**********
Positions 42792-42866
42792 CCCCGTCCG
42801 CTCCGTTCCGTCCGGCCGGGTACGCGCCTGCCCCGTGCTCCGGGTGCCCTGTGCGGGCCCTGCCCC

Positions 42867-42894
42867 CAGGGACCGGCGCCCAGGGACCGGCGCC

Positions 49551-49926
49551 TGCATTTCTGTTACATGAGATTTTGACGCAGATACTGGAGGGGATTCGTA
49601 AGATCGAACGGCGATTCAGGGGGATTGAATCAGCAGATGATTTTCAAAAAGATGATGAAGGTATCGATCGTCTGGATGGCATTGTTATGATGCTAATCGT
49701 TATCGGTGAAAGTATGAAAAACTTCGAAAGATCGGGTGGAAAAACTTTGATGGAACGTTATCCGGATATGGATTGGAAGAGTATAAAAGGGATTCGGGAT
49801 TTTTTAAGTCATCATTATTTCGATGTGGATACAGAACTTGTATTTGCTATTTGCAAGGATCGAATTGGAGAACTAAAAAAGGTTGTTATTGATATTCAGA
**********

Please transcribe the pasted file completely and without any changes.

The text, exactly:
Positions 42792-42866
42792 CCCCGTCCG
42801 CTCCGTTCCGTCCGGCCGGGTACGCGCCTGCCCCGTGCTCCGGGTGCCCTGTGCGGGCCCTGCCCC

Positions 42867-42894
42867 CAGGGACCGGCGCCCAGGGACCGGCGCC

Positions 49551-49926
49551 TGCATTTCTGTTACATGAGATTTTGACGCAGATACTGGAGGGGATTCGTA
49601 AGATCGAACGGCGATTCAGGGGGATTGAATCAGCAGATGATTTTCAAAAAGATGATGAAGGTATCGATCGTCTGGATGGCATTGTTATGATGCTAATCGT
49701 TATCGGTGAAAGTATGAAAAACTTCGAAAGATCGGGTGGAAAAACTTTGATGGAACGTTATCCGGATATGGATTGGAAGAGTATAAAAGGGATTCGGGAT
49801 TTTTTAAGTCATCATTATTTCGATGTGGATACAGAACTTGTATTTGCTATTTGCAAGGATCGAATTGGAGAACTAAAAAAGGTTGTTATTGATATTCAGA